Notes on “The Golden Pot”
by Grant H. Palmer
I have received inquiries from people seeking additional information and clarification on my “Moroni and the Golden Pot” chapter, found in An Insider’s View of Mormon Origins. I both hoped for and expected such a discussion. I have never believed that “The Golden Pot” was the only influence upon Joseph Smith’s angel and golden-plates story. In my book, I have written that “regardless of where the motifs in the New York narrative came from, most of them, including the basic storyline, were already present in some form in the environment.”1 “The Golden Pot,” other treasure motifs, and his own personal experience all influenced Joseph Smith’s narrative.
The Cumorah Cave and “The Golden Pot”
Fifty-one of Palmyra’s leading citizens said the Smith family was “famous for visionary projects.”2 One of these centered on a nearby glacial drumlin, later called Hill Cumorah. Orsamus Turner said there were “[l]egends of hidden treasure” associated with the hill and Martin Harris said that “money [was] supposed to have been hidden [there] by the ancients.” This is what drew the Smith family to the hill.3 Between 1820 and 1827, both father and son were digging at and having experiences with Cumorah’s guardian spirit. Before, during, and after the golden plates saga, the Smiths were engaged in seeking its treasures.4 There is solid evidence that, during this eight-year period, Joseph Smith and his father both claimed to have seen into the caves of the surrounding hills using second sight. The family freely shared these experiences with others.5 Katherine, Joseph’s sister, said that Joseph “went frequently to the hill and upon returning would tell us, ‘I have seen the records.'”6 Lucy Smith and Henry and Martin Harris all heard from Joseph that it was by means of a seer stone that he was able to view the records hidden in the hill.7 Over time, Cumorah’s cave became increasingly important to the family. Joseph Jr. informed Orson Pratt: “[T]he grand repository of all the numerous records of the ancient nations of the western continent was located in the hill [Cumorah], and its contents under the charge of holy angels.”8 According to the Smiths, Moroni was the hill’s primary guardian.9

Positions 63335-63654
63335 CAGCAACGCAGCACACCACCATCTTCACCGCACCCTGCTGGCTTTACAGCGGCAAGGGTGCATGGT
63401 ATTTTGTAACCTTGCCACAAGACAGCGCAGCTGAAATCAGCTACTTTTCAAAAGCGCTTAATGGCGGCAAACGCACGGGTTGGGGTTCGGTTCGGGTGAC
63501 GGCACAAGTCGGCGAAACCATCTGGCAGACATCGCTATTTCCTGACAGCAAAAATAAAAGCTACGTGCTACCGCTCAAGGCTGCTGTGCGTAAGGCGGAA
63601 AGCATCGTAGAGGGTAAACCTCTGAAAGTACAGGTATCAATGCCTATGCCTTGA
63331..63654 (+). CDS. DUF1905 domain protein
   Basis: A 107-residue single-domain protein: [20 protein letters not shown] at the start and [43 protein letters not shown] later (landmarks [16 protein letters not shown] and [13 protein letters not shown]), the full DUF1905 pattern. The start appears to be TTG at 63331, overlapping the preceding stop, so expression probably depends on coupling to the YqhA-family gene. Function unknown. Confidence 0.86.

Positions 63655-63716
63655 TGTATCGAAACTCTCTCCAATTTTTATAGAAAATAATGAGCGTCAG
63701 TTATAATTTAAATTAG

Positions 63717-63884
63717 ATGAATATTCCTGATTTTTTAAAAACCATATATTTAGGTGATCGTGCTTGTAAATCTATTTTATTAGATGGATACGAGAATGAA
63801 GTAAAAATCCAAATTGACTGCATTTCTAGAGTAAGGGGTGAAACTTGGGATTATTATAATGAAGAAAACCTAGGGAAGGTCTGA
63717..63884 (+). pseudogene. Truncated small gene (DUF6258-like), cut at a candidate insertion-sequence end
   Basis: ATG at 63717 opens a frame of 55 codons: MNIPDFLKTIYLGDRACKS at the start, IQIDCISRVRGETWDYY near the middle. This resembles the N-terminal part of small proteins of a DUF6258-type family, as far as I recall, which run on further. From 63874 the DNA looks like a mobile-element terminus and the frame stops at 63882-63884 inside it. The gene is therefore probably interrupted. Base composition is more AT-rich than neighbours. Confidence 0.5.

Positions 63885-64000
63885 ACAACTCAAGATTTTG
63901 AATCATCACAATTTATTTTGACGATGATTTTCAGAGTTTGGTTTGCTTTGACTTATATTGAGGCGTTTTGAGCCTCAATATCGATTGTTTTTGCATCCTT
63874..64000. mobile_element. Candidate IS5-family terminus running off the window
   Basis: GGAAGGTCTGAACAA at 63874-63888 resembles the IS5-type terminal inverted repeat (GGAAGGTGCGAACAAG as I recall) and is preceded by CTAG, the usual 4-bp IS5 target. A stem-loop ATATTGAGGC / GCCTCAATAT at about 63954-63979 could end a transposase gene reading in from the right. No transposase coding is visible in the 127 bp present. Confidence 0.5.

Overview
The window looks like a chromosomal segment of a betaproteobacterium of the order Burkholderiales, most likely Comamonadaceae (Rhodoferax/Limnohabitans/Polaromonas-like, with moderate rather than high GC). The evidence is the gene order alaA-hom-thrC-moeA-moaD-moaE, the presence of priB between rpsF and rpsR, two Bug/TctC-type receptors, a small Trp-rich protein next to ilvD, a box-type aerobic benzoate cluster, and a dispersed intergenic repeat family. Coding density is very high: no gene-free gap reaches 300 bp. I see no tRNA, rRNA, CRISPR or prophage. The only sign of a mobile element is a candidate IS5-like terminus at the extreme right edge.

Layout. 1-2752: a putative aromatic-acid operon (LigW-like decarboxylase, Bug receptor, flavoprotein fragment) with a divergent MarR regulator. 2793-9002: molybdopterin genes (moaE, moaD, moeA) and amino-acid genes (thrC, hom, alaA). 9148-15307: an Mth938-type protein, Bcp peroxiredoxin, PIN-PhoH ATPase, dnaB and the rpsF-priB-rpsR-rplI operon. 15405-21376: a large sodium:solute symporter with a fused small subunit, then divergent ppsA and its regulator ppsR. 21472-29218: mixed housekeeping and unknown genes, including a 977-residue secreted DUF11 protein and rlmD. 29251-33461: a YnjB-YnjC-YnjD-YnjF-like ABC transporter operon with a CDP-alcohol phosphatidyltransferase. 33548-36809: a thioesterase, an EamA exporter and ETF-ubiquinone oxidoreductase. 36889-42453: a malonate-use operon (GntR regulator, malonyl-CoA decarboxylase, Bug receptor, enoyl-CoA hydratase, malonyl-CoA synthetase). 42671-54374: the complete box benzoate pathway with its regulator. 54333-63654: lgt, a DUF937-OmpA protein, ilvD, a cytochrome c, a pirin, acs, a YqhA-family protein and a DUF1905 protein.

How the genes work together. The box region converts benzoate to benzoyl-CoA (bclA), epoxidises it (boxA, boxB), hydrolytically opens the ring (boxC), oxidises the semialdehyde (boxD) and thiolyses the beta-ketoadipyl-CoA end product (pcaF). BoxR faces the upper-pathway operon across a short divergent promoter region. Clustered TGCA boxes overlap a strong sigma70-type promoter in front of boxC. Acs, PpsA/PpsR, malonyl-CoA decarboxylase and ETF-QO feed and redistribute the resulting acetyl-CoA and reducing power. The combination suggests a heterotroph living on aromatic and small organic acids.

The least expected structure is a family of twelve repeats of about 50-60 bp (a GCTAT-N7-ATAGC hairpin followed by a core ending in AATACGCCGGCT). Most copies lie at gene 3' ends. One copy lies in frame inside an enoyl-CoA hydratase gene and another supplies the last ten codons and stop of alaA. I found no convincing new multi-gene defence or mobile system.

The magical worldview of the Smith family and the mystical world of the “The Golden Pot” story are remarkably similar. Archivarius (meaning archivist) Lindhorst is the principle guardian of the treasures at his “ancient residence,” just as Moroni is the primary guardian of Cumorah’s treasures. Young Anselmus has a working relationship with Lindhorst that centers around his house. Joseph Smith has a recurring relationship with Moroni at the latter’s cave headquarters. Anselmus and Joseph Smith can conveniently walk to their nearby house and cave in a short time. The house and cave both open upon their approach. Anselmus is greeted by Lindhorst and Smith is greeted by Moroni. Both of these beings are the last archivists of their respective civilizations.10 They are in charge of vast treasures including numerous “rolls of parchment”11 and from the destroyed civilization of Atlantis on one hand and plates of precious metal from the Jaredites and Nephites on the other hand.